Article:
There were several interesting storylines from the college football world over the weekend.

There was Will Muschamp offering a season's worth of fuel to the conspiracy theorists among us. Muschamp alluded to a double standard among SEC teams after Florida was not flagged on a pair of long TDs. (The pick play was debatable, how there was not holding called on that long TD run was a joke.)

That noise did not die down when Tennessee fans were irate about the officiating as Alabama sleep-walked to a 35-13 win over UT.

Of course there was more news from that one considering that after Jarrett Guarantano fumbled at the Bama goal line — the fumble was returned 100-plus yards for a back-breaking TD — Jeremy Pruitt had kittens on him on the sideline and jerked him by the facemark.

The reaction has been predictable.

There's the faux outrage. Then there is the UT backlash and the 'old-school football' blowback to that.

In the grand scheme of things, I don't really care either way.

But the double standard is striking.

Would you want your boss to put hands on you?

What if Guarantano, who has struggled mightily this year lost it to the degree that his coach did and put hands on Pruitt?

We demand passion from the coaches — Mark Right averaged 10 wins a year and was walked to the door because in large part he did not have enough fire — but when they lose it, like Pruitt did in a fit of rage and frustration Saturday night we forget the dramatic double standard it creates.
We demand the players be physical, but when the whistle blows to stop it on a dime.  

For example, Dabo Swinney humiliated and is going to continue to punish a player who was ejected Saturday for throwing a punch.

That was a personal foul of course.

What to know what else is a personal foul? Grabbing someone's facemask.

I get it, and I'm ready for the "Jay, I didn't think you were a snowflake" Yada-yada-yada.

Don't really think I am.

But my question is, where is the line between impassioned coach and Woody Hayes?

And, we'll ask it again, if your boss did that to you, how quickly are you beating feet to H.R.?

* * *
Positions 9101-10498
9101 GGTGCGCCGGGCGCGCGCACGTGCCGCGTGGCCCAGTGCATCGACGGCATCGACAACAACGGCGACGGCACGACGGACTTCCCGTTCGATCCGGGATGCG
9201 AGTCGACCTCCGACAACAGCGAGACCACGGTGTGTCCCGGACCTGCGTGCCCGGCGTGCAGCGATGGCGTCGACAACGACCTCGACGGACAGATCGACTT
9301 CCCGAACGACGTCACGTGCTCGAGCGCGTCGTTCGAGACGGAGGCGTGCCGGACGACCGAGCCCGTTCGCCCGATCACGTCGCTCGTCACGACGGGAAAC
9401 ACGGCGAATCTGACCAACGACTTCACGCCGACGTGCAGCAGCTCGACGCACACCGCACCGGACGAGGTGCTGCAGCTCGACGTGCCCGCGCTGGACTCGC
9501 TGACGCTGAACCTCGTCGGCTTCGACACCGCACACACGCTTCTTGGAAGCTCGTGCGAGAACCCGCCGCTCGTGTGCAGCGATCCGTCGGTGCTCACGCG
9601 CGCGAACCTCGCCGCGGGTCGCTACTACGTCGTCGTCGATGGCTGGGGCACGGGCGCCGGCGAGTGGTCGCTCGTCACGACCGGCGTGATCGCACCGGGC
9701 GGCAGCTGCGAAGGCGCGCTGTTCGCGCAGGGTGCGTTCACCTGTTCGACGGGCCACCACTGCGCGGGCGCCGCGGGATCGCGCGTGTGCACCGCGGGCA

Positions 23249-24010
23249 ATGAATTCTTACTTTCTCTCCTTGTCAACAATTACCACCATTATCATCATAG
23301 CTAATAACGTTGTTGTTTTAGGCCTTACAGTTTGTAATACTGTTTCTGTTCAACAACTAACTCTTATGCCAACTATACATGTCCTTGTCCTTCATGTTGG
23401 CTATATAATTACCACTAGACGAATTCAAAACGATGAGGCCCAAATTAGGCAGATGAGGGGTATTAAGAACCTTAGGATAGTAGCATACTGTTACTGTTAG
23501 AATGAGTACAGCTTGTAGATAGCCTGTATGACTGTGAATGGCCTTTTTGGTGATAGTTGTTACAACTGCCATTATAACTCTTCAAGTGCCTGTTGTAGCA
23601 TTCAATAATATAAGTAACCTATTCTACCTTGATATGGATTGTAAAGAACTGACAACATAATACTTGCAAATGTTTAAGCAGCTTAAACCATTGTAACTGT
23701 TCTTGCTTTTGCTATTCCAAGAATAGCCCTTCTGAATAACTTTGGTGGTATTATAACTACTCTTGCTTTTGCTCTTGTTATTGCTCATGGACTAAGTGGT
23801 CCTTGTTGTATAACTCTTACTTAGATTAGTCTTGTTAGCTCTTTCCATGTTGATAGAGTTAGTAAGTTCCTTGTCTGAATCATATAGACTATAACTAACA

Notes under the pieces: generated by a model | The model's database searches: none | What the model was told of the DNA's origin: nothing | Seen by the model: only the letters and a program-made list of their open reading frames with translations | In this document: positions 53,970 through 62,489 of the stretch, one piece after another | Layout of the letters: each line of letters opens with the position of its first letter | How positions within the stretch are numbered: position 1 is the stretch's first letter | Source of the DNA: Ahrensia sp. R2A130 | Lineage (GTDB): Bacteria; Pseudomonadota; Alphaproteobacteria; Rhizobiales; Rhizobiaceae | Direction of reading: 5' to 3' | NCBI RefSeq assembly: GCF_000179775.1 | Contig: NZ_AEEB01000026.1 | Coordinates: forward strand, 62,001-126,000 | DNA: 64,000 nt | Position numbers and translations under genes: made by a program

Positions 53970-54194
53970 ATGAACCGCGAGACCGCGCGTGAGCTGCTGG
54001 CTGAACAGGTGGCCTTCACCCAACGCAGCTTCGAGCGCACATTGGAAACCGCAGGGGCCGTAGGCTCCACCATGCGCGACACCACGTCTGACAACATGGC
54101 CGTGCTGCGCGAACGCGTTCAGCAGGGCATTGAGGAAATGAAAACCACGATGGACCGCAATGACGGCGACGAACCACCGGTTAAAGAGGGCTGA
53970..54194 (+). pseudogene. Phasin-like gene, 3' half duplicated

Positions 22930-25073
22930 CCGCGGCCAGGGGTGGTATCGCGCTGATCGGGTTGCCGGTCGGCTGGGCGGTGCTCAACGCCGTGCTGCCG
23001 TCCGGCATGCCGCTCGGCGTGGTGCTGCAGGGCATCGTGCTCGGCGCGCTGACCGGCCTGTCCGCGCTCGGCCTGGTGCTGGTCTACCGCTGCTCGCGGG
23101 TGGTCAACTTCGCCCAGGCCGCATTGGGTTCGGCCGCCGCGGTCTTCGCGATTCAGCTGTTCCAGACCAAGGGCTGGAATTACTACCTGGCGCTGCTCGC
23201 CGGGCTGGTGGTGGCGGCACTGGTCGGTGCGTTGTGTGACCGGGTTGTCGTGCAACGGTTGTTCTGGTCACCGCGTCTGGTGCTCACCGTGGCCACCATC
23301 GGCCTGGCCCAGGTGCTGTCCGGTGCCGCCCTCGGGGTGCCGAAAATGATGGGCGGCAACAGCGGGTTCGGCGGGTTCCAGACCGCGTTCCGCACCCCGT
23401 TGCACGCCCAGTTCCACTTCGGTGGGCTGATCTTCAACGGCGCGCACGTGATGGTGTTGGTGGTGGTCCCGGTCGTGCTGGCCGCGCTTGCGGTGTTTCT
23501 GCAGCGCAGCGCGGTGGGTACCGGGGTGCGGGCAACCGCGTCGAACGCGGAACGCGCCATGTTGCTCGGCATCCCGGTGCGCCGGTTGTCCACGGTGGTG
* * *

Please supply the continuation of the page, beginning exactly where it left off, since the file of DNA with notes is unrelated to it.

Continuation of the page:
This and that

— Speaking of the Astros, they host the Nationals in Game 1 on Tuesday. With Cole-Verlander-Grienke on one side and Scherzer-Strasburg-Corbin on the other, the first team to 3 in every game wins. (Astros in 6; but hey, what do I know. Vegas has Houston at minus-235 — bet $235 to win $100 — which makes the Astros the biggest World Series favorite since 2007, when the Red Sox were minus-240 against Colorado.)

— Matt Stafford became the fastest NFL passer to get to 40,000 yards in a career He was good in a loss to Rodgers and the Packers on Sunday. Is Matt Stafford a Hall of Famer?

— NBA starts tomorrow night. Preview coming Tuesday.

— College picks started super strong before limping to the finish at 5-5. (Hit Auburn — which was may favorite pick of the season — La Tech-So Miss over, Memphis-Tulane over, Navy and Pitt. Miss Tulane, A&M-Ole Miss over, Clemson-Louisville over, Miami and Oklahoma State.)  Sigh. That said, the NFL picks continued to sizzle — 4-1 with under-42 in San Fran-Washington, New Orleans plus-3.5 (long live Teddy Bridgewater), Rams minus-3, and Vikings minus-1.5. Missed on Seattle minus-3 over Baltimore.

— Speaking of gambling oddities, ESPN betting writer David Purdum had this great stat: The Redskins, who were getting 10 at home in the driving rain, lost to San Francisco 9-0 on Sunday. In doing so, Washington became the second team in the last 25 years to cover without scoring. The Dolphins were a 16-point underdog against Pittsburgh in 2007 and lost 3-0.

 

Today's question

Weekend winners and losers. Go.

On this day five years ago, longtime Washington Post editor Ben Bradlee died.

Rushmore of all-time newspaper writers/editors/people.

Go.